The Christina and Louis Quilico Awards are a singing competition for members of the COC’s Ensemble Studio. This year’s edition took place early yesterday evening in the RBA. Only five members of the Ensemble Studio were competing. Megan Quick and Sam Pickett were not for reasons that I don’t think were announced and Aaron Sheppard was sick. So it was a pretty brief affair. The format as usual was that each contestant offered three arias and got to sing the one of their choice with the judges choosing which of the other two they should sing.
Schubert’s Winterreise is sometimes described as the Everest of lieder singing and, as such, is something of a rite of passage for baritones. It’s much rarer to hear it sung by a soprano but today, on a day when there was more snow in Toronto than one encounters these days on the Hillary step, Adrianne Pieczonka, accompanied by Rachel Andrist, offered it up in the intimate Mazzoleni Hall. It took me two or three songs to get into it. The colours of the soprano voice are so not baritonal that the music sounded unfamiliar and disconcerting. By Der Lindenbaum though I was won over. Here was singing of a limpid beauty few baritones could match and from then on I was revelling in the new perspectives that hearing a soprano sing this music brings. I think it was greatly helped by Adrianne’s approach which definitely favoured bringing out the drama and the emotion of the text rather than wallowing in beautiful tone. That was there when she wanted it but there was much else besides. It was an emotional roller coaster from the (relative) optimism of Die Post through to the devastating last couple of numbers. By the end of Der Leiermann I was a puddle but possibly not quite as damp and deep as the critic sitting next to me (whatever Twitter might report). Rachel’s work at the piano was equally illuminating. This is a show they need to take to a much larger audience.
Late notice I guess but Adrianne Pieczonka and Rachel Andrist are performing Schubert’s Winterreise at Mazzoleni Hall this afternoon. It’s sold out anyway. Later, at 7.30pm, UoT Early Music is presenting a concert version of Purcell’s Fairy Queen in Trinity College Chapel. Tomorrow at the relatively unusual time of 5.30pm the members of the Ensemble Studio will be competing for the Quilico awards. That’s in the RBA and free. Also in the RBA, at noon on Tuesday, you can catch Andrew Haji singing a very varied Valentine’s Day program. Then on Thursday, same time, same place, Elena Tsallagova, Pamina in the COC’s current Magic Flute, presents a Russian and French program. The Magic Flute and Götterdämmerung continue at the COC.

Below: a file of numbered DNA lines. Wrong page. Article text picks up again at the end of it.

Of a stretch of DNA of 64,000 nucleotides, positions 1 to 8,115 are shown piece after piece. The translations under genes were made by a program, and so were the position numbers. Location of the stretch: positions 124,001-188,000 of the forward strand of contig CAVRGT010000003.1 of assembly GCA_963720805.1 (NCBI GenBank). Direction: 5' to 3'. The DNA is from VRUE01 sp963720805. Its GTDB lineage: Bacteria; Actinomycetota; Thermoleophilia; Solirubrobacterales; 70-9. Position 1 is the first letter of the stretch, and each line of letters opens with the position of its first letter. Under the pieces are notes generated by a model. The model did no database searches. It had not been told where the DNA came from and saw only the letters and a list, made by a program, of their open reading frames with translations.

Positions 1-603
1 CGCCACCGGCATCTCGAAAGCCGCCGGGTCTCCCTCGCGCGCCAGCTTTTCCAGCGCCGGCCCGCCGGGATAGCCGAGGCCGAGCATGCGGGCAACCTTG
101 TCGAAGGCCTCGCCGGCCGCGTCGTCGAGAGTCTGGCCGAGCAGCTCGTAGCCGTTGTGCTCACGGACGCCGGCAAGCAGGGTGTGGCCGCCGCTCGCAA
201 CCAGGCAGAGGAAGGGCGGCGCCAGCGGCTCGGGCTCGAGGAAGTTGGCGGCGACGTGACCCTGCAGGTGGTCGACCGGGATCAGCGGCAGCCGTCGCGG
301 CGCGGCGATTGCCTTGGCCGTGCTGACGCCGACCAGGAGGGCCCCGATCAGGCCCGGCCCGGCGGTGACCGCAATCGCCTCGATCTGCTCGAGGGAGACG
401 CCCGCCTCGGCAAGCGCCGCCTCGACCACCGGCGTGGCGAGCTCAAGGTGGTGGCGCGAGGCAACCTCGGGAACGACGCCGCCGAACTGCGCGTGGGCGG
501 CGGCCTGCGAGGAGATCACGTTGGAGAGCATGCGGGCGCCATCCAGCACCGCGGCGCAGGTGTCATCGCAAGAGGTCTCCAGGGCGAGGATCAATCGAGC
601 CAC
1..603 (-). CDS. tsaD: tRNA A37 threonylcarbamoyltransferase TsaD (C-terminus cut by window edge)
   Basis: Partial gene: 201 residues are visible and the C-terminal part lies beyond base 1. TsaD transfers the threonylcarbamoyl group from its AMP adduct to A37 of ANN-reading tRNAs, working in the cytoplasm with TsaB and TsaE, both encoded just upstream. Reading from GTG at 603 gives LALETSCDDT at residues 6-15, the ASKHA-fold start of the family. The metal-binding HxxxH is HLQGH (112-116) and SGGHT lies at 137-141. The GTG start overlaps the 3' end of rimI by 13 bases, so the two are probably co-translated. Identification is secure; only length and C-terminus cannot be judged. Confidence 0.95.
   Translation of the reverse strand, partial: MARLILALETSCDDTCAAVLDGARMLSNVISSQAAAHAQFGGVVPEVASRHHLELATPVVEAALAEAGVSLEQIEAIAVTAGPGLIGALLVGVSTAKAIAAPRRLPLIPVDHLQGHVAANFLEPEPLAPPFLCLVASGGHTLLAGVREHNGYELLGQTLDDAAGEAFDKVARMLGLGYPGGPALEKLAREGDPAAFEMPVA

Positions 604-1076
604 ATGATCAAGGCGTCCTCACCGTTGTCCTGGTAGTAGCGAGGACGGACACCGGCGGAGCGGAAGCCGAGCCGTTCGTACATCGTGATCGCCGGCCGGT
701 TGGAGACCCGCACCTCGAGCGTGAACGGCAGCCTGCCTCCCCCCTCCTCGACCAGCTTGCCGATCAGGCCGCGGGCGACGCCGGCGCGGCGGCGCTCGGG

Patrice Chéreau’s last major opera production was of Strauss’ Elektra for the 2013 Aix-en-Provence Festival where it was recorded. It later appeared with a different cast at the Met and was broadcast in HD but that performance has not yet been released on disk. It’s a very good example of Chéreau’s work. The towering, blocky sets recall his From the House of the Dead and are equally dark and grey. The interest is all in the characters.
Fidelio is an interesting piece. The music is great and it has a powerful, very straightforward, plot. There are no convoluted subplots here. But there is a lot of spoken dialogue which slows things down. Is it necessary? Claus Guth doesn’t think so and in his 2015 Salzburg production he replaces the dialogue with ambient noise and also doubles up Leonora and Don Pizarro with silent actor “shadows”; the former using sign language in the manner of the narrator character in Guth’s Messiah. It works remarkably well. The ambient noise sections are quite disturbing and the “shadows” add some depth, especially the frantic signing in the final scene. Perhaps worth noting that the “noise” contains a lot of very low bass and precise spatial location. It may need a pretty good sound system to have the intended effect.
The Royal Conservatory announced the concert line up for the 2016/17 season last night. As usual it’s a very eclectic mix with over 100 concerts in a rather staggering variety of genres. The one loose them is the Canada Sesquicentennial with 70% or so of the line up having some CanCon. Here are the highlights for the classical vocal music fan.
Koerner Hall will feature recitals by Deb Voigt (November 11th) and Natalie Dessay (May 2nd) plus Phillippe Jaroussky with Les Violins du Roy (April 13th).
The GGS fall opera is Viardot’s Cendrillon with Peter Tiefenbach as music director in Mazzoleni Hall (November 18th and 19th). The big spring production, at Koerner, will be Piccini’s La Cecchina with Les Dala conducting (March 15th and 17th). No word on directors yet. There’s also the GGS Vocal Showcase in Mazzoleni Hall on February 4th.
I took a quick look at the Metropolitan Opera’s recently announced 2016/17 and while for the most part it’s business as usual there’s maybe one surprise. There are 26 productions; 6 new, 20 revivals for a total of 225 performances. The first thing that struck me was how little Puccini there is. Only two Puccini works (La Bohème and Manon Lescaut) are being performed for a total of 23 shows (10.2%). There’s nothing pre Mozart and only one opera written post WW1; L’Amour de Loin which gets 8 performances (ETA: Apparently Cyrano dates from 1936 though you wouldn’t guess that to hear it. Still only 4 performances so it doesn’t affect the stats much). There are only two other works which could, at a stretch, be called “modern” stylistically; Salome and Jenůfa, but they were written in 1905 and 1903 respectively, and get only 6 performances each. Then there’ Rusalka (1901) and Rosenkavalier (1911) which are 20th century but not by any stretch “modern”. So, even on generous definitions of “modernity”, over 85% of the Met’s output is, essentially, 19th century.